With all my heart, with all my life and love, I learned to bow without any type of reservation. He touched my heart not with miracles or shows of holiness, but with his perfect egoless nature. He didn’t consider that I was just a stupid boy standing there, although I was just that. He touched my heart and broke that egoism in me. I didn’t think anything else in this world would have broken this ego. That was my first lesson, and if I could attain one millionth of the state of egolessness of the Master, it is His Grace."



ARE YOU AT RISK OF HEART DISEASE ?



17th April 2020 at J.N.TATA Auditorium,
Indian Institute of Science, Bengaluru, Karnataka, India.

Day 2

Time: 3PM TO 6PM


ARE YOU AT RISK OF HEART DISEASE ?

Do you currently smoke?
  1. No
  2. Not now, but used to smoke
  3. Only socially about once or twice a week
  4. Yes
What age range are you?
  1. Under 30 years
  2. 30 – 44 years
  3. 45 – 60 years
  4. Over 60 years
How many servings of vegetables (including fresh, frozen and tinned) do you eat each day?
  1. Five or more servings
  2. Three or four servings
  3. One or two servings
  4. None, I don’t eat vegetables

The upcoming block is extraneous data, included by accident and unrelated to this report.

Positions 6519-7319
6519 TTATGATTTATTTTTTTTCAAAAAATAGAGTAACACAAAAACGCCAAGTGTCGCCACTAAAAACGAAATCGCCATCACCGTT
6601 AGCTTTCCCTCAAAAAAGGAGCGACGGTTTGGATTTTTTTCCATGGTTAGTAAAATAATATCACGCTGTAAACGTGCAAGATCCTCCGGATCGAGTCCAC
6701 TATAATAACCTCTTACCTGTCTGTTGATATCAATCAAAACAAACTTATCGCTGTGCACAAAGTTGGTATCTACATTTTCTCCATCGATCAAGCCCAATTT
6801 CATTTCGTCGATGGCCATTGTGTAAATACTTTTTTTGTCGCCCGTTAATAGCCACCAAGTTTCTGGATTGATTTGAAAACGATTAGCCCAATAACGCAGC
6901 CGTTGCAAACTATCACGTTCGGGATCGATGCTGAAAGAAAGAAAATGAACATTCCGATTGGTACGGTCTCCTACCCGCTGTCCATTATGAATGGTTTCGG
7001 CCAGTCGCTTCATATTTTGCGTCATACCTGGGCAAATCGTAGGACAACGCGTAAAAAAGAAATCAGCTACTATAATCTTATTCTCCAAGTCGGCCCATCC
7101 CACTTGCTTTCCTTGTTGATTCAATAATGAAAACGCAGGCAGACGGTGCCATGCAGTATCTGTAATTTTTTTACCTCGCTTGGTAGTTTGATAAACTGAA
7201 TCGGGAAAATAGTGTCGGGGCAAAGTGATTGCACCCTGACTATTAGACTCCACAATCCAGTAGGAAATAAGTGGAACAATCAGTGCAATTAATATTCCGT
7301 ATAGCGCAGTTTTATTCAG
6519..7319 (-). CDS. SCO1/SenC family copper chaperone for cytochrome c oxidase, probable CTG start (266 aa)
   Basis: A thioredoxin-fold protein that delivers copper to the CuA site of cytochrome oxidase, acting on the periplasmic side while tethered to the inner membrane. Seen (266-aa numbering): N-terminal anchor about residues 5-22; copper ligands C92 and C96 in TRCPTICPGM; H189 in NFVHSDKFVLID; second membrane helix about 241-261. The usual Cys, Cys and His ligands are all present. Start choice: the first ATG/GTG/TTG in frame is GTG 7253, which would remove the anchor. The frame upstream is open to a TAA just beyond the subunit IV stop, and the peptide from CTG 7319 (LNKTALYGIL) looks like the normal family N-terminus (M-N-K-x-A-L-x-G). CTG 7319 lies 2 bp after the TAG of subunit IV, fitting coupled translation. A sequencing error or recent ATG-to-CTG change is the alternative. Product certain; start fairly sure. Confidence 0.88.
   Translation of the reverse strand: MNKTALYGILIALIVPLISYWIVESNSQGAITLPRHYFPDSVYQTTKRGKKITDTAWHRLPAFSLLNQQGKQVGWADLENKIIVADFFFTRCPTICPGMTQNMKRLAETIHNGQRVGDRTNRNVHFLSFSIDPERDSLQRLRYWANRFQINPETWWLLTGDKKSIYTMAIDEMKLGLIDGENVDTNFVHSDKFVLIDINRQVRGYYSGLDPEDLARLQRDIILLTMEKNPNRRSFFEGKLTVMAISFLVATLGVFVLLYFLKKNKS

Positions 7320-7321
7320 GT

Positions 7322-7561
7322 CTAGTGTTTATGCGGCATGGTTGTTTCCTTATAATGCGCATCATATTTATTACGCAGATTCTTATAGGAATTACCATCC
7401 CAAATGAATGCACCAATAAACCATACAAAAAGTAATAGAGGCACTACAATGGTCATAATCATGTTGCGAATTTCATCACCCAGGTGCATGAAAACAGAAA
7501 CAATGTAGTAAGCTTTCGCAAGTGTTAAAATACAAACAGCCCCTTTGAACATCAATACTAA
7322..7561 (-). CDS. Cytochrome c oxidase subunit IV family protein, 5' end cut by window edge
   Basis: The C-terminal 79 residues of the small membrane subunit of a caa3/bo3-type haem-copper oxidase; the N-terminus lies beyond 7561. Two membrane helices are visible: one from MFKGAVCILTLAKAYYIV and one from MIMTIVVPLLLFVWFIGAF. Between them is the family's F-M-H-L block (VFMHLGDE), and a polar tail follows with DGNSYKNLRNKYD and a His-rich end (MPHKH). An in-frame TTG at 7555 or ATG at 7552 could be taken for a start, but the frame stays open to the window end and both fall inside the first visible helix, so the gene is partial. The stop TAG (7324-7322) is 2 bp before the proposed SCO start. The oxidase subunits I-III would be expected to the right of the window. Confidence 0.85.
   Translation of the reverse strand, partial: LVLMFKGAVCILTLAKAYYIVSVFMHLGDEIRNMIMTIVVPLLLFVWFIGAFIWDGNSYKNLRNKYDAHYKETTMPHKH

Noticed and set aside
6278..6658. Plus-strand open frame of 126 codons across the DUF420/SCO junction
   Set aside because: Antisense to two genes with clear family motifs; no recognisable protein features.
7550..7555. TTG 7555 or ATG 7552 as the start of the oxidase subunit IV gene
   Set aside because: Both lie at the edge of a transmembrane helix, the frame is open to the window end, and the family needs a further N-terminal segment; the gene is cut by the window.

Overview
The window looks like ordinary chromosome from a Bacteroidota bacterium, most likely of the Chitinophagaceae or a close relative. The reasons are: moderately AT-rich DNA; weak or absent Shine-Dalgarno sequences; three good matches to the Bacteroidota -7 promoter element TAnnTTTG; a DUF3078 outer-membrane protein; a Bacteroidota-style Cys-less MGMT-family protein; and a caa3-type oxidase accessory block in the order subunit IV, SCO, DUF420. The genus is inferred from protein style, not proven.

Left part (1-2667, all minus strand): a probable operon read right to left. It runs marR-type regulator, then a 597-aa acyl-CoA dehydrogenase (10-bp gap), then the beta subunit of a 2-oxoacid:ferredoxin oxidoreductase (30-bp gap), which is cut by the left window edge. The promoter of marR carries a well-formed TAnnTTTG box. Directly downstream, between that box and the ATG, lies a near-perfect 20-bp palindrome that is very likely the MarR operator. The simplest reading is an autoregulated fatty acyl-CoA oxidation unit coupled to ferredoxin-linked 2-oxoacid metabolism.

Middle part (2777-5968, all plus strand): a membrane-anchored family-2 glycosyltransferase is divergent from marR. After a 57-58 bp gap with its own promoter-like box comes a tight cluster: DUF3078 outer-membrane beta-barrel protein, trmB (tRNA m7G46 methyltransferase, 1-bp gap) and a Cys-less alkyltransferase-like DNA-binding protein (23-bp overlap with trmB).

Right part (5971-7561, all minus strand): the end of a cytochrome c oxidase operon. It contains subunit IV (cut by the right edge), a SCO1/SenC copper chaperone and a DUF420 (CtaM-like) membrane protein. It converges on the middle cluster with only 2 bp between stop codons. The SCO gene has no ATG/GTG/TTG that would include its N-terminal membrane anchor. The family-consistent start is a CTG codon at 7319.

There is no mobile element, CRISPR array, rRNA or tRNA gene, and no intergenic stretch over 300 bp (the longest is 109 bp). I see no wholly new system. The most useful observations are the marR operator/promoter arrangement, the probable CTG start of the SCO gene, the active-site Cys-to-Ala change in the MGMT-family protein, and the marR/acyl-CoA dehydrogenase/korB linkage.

How many servings of fruit (including fresh, frozen and tinned) do you eat each day?
  1. Three or more servings
  2. Two servings
  3. One serving
  4. None, I don’t eat fruit
Have you been told by a doctor you have high blood pressure?
  1. No
  2. I don’t know
  3. Yes, but more than five years ago
  4. Yes
Does anyone in your family have heart disease or had a heart attack?
  1. No
  2. Yes, distant relative
  3. Yes, close relative (e.g. uncle, aunt, cousin)
  4. Yes, someone in my immediate family (e.g. mother, father, brother, sister, grandparent)
Have you spoken to your GP or other health professional about your heart health?
  1. Yes
  2. Yes, but more than two years ago
  3. Yes, but more than five years ago
  4. Never
Have you had a heart attack or angina?
  1. No
  2. Yes, but more than five years ago
  3. Yes, three to five years ago
  4. Yes, within the past three years
In a typical week, on how many days would you do moderate or vigorous physical activity for at least 30 minutes?
  1. Every day
  2. Four or five days a week
  3. Two or three days a week
  4. No more than once a week
How often do you eat deep fried or fatty foods?
  1. Never
  2. Occasionally (no more than once a week)
  3. Now and again (two or three times a week)
  4. Most days
Have you been told by a doctor you have high cholesterol?
  1. No
  2. I don’t know
  3. Yes, but more than five years ago
  4. Yes
Are you on any medicines to treat high blood pressure, high cholesterol, diabetes or heart disease?
  1. No
  2. Not now, but have been in the past
  3. Yes, have started in the past year
  4. Yes, have been on medication for more than a year

YOUR SCORE

12 – 20

You are managing your heart health well and doing many of the right things to minimise your heart disease risk. Keep up the good work.

21 – 30

You have a few risks of heart disease. If you have family history, are over 45 or haven’t spoken to your GP recently, book in a time to get a heart health check.